Fisherman Rescues Drowning Eagle: Explaining Viral Video

When Don Dunbar went fishing on September 8, a young bald eagle probably wasn’t the catch he had in mind.

But that’s what he got as he encountered the waterlogged raptor floundering in the waters of Nanoose Bay (map) in British Columbia, Canada. The raw video Dunbar shot while bringing the bird on board using a net has gone viral. (Also see “Five Bald Eagle Cams to Watch Now.”)

When the stunned youngster proved unable to fly, Dunbar brought it to a local wildlife rescue center, O.W.L. Orphaned Wildlife Rehabilitation Society, of Delta, British Columbia.

National Geographic spoke with Mindy Dick of O.W.L. to learn more about what happened in the startling video and to find out how the animal is faring now.

You’ve seen the video and have now worked with the bird that stars in it. What do you think happened here?

What happens commonly with bald eagles is they sort of misjudge the size of the fish, and they sometimes just cannot carry it away, and instinctually they just will not let go of it either. Sometimes they end up getting dragged under a bit.

But they can swim. They have very strong wings, and if they’re close enough to shore they’ll just continue hanging on to the fish and drag it onto shore. We don’t really know, but we can only surmise that’s what was going on here.

Was this unusual?

This happens a lot around here actually. We have a very large bald eagle population, but normally they’re pretty good swimmers and normally they would swim away from a human being and not toward them.

So it did seem like he was completely exhausted and had been in the water for some time as he was completely waterlogged.

They just won’t let go of the fish even if it’s dragging them under?

[Raptors] have incredible pressure and crushing power in their feet. Eagles, they tend to lock on [to their prey]. When they lock on … they just don’t want to let go. (Watch a video of a bald eagle family in Washington, D.C.)

What type of fish would he likely have been going after out in Nanoose Bay this time of year?

Salmon, most likely.

What can you tell me about this particular eagle? How old is it?

It’s a first year. A fledgling. He’s kind of having a hard time because he was learning how to fly and hunt at the same time. [In fact,] all birds of prey have a 60 percent mortality rate in their first year.

At one point in the video it looks like he’s stretching out his wings. Is that in an attempt to dry off?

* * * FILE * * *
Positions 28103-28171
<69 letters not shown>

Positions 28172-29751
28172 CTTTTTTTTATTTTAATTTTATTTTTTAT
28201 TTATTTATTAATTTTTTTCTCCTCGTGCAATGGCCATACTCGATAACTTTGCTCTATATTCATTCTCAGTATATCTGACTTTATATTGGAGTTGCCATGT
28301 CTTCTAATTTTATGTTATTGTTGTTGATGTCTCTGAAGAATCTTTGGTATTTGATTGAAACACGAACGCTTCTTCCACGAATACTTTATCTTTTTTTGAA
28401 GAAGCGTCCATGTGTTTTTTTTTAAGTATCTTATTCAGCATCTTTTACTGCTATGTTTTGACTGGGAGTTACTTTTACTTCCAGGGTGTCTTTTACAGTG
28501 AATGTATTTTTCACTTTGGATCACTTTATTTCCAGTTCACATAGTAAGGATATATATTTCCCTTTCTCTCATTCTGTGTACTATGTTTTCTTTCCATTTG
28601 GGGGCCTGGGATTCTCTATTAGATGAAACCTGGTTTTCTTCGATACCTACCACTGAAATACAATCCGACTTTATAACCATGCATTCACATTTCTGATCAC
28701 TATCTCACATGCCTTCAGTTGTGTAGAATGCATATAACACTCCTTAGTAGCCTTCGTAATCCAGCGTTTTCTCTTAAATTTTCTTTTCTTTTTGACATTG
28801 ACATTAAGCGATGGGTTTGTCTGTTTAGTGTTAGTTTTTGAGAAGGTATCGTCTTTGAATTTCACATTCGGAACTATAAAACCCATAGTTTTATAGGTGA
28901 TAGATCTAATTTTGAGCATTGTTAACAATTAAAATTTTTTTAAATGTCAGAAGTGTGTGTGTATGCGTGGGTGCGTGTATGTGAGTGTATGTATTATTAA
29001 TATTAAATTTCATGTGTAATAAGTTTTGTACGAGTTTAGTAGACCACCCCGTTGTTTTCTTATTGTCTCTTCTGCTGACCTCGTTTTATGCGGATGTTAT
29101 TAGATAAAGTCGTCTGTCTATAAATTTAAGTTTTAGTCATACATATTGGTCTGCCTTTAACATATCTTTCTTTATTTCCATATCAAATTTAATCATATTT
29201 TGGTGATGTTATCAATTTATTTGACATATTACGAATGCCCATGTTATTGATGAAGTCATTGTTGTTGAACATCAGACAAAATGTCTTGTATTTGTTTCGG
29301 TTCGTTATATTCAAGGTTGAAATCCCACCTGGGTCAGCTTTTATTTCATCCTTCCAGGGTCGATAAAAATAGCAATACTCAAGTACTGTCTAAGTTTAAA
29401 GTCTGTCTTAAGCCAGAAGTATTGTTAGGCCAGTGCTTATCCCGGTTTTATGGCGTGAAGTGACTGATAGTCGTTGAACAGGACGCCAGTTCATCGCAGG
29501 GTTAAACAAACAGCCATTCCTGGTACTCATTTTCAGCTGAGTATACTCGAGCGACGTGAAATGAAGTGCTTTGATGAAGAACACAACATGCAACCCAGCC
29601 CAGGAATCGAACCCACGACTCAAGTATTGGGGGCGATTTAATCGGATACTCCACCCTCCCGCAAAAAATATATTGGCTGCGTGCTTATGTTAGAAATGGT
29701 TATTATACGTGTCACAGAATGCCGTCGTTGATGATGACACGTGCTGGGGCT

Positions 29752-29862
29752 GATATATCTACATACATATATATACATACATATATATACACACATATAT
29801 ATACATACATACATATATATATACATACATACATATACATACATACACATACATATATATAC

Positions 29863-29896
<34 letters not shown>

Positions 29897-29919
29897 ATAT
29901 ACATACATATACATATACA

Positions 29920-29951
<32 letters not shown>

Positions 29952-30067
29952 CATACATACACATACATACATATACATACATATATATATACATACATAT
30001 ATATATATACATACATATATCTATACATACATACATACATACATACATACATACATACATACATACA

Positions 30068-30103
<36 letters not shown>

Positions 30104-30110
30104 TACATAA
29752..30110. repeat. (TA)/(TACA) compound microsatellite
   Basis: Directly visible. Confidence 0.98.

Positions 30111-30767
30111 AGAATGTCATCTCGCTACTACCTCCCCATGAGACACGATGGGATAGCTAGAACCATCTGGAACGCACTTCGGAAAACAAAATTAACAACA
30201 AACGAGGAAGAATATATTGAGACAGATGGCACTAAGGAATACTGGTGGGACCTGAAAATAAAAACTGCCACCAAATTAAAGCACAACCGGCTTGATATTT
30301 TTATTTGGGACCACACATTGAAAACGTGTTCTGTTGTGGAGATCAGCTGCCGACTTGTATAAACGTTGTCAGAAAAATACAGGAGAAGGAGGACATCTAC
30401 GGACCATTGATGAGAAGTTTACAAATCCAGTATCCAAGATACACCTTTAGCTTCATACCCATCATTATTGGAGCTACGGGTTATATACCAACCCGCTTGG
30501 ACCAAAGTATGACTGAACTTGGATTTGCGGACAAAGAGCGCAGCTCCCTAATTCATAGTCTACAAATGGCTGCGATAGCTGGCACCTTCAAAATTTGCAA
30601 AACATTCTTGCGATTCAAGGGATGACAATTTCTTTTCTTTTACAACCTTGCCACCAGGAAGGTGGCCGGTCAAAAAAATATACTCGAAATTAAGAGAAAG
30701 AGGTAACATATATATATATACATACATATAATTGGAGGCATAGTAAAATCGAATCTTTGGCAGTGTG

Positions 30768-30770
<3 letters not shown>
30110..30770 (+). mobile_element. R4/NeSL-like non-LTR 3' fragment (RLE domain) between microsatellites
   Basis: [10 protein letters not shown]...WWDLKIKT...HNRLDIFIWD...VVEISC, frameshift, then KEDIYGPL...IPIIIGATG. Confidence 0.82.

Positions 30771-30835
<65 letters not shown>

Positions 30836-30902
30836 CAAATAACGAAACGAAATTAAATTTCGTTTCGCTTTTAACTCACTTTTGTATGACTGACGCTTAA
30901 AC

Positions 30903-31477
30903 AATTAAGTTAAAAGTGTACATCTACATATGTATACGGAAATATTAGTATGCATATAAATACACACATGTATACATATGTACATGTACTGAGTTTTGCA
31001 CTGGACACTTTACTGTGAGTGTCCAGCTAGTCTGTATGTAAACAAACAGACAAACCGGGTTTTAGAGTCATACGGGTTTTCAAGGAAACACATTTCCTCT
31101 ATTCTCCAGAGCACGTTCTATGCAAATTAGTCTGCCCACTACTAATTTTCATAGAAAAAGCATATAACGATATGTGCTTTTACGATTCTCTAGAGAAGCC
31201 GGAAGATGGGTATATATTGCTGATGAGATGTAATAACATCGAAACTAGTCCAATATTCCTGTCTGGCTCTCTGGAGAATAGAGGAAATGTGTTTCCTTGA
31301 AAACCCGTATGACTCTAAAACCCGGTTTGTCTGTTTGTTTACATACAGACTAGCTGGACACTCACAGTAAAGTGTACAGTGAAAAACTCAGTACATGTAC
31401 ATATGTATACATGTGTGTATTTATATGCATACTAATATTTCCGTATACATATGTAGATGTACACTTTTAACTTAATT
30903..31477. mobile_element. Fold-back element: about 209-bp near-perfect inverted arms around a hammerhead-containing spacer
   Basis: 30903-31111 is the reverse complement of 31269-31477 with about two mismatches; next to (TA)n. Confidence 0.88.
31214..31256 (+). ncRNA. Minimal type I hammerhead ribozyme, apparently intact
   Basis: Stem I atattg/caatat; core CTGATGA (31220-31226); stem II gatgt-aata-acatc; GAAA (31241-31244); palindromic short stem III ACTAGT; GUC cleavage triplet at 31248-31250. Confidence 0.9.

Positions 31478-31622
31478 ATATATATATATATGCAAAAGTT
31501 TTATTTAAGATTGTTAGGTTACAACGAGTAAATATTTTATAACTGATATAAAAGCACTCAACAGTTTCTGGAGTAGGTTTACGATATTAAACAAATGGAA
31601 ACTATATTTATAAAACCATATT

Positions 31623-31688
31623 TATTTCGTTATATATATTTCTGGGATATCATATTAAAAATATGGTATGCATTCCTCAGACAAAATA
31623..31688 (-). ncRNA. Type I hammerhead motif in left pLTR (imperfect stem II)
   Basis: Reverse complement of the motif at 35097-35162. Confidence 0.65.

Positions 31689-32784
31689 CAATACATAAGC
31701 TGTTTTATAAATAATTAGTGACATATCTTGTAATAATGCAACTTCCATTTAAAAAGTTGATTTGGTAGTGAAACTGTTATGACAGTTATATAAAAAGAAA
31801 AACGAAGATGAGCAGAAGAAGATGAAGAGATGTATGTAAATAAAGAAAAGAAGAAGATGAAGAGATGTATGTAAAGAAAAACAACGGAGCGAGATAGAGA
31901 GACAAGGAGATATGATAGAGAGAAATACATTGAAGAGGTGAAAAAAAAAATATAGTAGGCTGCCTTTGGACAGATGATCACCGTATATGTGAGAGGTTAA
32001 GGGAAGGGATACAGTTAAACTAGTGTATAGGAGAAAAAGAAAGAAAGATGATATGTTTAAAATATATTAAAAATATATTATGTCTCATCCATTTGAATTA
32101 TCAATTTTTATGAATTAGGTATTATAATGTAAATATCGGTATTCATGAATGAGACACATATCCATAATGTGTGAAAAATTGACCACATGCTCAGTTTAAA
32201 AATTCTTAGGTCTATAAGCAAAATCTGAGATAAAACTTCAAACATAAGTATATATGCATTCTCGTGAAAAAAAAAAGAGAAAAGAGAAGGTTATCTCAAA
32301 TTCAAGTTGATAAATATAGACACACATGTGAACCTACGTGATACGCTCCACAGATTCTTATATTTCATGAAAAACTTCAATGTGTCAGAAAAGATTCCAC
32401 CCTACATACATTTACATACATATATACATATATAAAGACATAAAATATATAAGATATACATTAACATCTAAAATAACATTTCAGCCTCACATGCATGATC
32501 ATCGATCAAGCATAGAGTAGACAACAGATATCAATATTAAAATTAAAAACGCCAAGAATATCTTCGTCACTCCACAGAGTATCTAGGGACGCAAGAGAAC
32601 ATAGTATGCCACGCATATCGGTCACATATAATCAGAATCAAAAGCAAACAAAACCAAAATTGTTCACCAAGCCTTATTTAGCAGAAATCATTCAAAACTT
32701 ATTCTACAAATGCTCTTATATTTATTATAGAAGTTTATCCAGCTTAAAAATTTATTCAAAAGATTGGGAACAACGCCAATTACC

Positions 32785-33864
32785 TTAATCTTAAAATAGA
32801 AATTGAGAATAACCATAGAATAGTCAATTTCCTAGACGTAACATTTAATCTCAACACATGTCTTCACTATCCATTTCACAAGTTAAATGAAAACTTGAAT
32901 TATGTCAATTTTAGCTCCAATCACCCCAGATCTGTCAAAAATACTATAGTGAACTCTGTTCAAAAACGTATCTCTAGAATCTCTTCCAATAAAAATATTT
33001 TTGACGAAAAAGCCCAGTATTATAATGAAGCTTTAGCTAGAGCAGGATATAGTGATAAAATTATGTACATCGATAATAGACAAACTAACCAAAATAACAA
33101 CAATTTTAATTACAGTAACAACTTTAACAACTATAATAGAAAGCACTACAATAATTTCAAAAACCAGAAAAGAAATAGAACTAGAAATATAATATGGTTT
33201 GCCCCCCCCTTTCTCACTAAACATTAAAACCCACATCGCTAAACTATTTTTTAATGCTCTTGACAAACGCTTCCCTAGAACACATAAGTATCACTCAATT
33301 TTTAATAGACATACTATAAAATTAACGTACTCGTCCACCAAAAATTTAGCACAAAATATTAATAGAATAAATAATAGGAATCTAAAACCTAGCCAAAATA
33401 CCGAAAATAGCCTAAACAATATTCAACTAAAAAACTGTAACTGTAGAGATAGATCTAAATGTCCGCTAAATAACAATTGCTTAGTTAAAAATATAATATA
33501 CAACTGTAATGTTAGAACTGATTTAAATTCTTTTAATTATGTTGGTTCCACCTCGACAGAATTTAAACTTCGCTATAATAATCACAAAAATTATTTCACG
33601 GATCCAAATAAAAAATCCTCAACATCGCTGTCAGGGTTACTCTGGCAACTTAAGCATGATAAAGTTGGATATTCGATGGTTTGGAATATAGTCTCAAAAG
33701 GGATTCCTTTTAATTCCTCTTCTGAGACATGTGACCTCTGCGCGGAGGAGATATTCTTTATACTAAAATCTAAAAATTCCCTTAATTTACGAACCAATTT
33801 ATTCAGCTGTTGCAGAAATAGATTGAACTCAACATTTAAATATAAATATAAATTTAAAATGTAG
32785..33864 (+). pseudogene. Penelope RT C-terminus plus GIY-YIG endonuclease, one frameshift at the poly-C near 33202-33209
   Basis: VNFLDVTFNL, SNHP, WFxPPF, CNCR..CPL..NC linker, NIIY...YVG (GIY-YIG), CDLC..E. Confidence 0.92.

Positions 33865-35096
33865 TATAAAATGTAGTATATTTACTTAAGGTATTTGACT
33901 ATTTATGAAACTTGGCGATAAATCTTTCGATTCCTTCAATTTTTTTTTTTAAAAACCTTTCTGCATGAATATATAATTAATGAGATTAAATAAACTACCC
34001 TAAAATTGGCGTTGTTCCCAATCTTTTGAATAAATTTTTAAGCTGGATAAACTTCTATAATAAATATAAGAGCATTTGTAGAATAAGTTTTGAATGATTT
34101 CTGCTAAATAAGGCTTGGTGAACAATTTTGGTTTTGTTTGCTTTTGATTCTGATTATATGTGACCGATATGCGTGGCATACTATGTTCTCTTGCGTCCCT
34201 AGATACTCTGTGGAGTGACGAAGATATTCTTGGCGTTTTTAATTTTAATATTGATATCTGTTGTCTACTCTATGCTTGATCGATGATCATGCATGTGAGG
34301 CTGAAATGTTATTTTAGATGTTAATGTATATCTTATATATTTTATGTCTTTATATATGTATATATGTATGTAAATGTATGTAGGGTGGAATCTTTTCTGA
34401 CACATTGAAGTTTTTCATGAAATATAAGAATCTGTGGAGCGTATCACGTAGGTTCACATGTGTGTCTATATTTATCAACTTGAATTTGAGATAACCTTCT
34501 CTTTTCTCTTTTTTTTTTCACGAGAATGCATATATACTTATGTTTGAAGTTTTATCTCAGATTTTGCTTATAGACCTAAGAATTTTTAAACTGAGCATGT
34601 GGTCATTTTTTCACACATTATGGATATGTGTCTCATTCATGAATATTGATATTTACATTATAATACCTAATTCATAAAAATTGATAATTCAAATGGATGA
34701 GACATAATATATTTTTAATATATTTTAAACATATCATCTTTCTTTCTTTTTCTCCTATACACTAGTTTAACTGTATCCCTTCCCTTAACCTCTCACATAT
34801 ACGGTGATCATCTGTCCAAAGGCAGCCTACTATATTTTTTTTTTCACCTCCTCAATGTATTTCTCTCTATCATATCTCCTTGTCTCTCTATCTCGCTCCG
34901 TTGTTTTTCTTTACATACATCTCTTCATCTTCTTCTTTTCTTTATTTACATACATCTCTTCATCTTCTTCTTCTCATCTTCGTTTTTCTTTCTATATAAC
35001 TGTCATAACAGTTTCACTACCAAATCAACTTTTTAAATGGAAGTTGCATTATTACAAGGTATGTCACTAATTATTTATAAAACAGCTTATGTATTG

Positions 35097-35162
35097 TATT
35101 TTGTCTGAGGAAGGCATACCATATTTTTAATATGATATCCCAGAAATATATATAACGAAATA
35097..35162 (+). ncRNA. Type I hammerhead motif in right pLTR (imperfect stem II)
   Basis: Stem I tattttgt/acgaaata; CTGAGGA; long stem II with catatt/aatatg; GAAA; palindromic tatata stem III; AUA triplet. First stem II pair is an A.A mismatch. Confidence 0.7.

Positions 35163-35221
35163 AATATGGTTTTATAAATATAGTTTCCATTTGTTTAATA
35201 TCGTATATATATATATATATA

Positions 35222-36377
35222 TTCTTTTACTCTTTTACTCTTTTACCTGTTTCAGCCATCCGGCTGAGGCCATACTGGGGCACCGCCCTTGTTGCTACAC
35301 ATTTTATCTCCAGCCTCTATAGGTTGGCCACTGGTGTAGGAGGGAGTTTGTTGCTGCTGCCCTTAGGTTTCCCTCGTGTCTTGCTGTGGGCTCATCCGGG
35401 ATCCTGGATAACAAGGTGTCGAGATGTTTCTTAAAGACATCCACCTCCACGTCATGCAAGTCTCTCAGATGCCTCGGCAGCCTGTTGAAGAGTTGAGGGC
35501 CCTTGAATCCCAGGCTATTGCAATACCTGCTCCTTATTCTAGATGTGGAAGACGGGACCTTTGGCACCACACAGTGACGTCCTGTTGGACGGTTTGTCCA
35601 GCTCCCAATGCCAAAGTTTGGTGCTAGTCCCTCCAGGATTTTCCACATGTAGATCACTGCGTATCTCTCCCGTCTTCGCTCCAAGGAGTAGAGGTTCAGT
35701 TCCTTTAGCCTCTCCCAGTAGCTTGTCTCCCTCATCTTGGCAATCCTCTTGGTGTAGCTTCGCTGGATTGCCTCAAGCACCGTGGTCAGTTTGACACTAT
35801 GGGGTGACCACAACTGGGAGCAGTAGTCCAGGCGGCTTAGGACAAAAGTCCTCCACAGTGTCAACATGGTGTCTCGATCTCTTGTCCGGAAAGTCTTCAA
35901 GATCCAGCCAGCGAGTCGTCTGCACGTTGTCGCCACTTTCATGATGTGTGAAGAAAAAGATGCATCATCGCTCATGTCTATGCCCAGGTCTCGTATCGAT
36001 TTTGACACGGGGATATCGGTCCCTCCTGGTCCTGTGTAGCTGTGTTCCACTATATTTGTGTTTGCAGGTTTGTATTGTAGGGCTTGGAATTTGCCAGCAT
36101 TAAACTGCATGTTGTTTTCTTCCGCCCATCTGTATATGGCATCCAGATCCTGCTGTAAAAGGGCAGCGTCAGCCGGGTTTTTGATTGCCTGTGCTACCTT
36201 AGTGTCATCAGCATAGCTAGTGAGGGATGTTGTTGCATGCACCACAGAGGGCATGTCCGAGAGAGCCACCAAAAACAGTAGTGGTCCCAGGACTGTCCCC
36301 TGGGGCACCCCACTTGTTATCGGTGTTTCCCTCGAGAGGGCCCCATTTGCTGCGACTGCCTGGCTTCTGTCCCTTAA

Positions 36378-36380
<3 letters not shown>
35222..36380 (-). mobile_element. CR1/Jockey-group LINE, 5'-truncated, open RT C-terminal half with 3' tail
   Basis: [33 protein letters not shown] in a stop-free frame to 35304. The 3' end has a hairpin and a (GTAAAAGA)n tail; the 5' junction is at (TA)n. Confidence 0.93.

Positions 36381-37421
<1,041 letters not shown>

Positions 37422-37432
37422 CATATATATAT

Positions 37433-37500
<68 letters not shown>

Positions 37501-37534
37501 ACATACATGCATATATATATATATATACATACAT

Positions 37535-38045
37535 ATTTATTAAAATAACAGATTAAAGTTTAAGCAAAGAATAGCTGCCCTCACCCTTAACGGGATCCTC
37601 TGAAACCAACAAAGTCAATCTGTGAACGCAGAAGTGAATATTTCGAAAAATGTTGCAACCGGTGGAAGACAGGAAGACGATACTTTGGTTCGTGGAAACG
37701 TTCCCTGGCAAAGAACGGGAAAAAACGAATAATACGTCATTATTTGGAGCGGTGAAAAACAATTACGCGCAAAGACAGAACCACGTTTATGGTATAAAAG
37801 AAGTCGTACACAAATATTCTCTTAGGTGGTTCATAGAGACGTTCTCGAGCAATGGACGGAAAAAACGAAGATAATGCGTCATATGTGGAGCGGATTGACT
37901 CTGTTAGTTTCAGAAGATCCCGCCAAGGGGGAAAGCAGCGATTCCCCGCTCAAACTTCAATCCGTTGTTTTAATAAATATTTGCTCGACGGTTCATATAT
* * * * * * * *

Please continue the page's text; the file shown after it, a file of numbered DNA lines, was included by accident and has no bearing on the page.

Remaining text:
That’s what they do. Even when it’s pouring rain, you’ll see them sitting up in trees doing that. It’s how they dry out their wings instinctually. (See National Geographic’s backyard bird identifier.)

Are their feathers water resistant?

They are water resistant to a point. They all secrete oil through a gland at the nape of their back, near the tailbone, and when they’re preening they’ll reach back and get some oil from that gland and disperse it through their feathers. But underneath their great primaries [primary feathers] is a lot of down. So if that gets wet, like this guy, that’s going to weigh him down.

How would you rate the animal’s chances of survival if the friendly fisherman hadn’t come along?

I believe he probably would have drowned and gone under due to exhaustion. That bird was fighting for his life. He was half the weight he should have been at this age. [He was] very, very emaciated when he came in.

How is the eagle doing now?

He needed pretty immediate medical intervention. As it turned out, he actually had E. coli. What is going on now is, with antibiotics and special feeding he’s doing fantastic.

I’m really, really thrilled with his progress.

What’s the process now? Will he be reintroduced into the wild?

If all goes well, he will graduate slowly through our facility, and from there he’ll go to an outside enclosure. He’ll have the opportunity to hunt, [and] we’ll likely put him with an adult to show him the ropes.

[With an] early fledgling, it could be that he didn’t get many lessons from mom or dad or that something happened to them, and all of that could have contributed to his downfall.

It’s probably going to be a good month and a half to two months [before the eagle is returned to the wild]. We’re going to release him where he came from.

What’s your advice for someone who finds themselves in an odd situation like this with a wild animal?

The advice I give people who encounter wildlife is to actually look up your local wildlife rescue center and put that number in your phone. Do not attempt to rescue wildlife on your own. It’s incredibly dangerous. With this rescue the bird was completely exhausted, but in other cases they can be pretty dangerous.

You can learn more about the eagle’s progress on the O.W.L. Facebook page.

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Stefan Sirucek is a writer and journalist who reports from both sides of the Atlantic. He's written for the Huffington Post and Wall Street Journal. Follow him on Twitter at @sirstefan.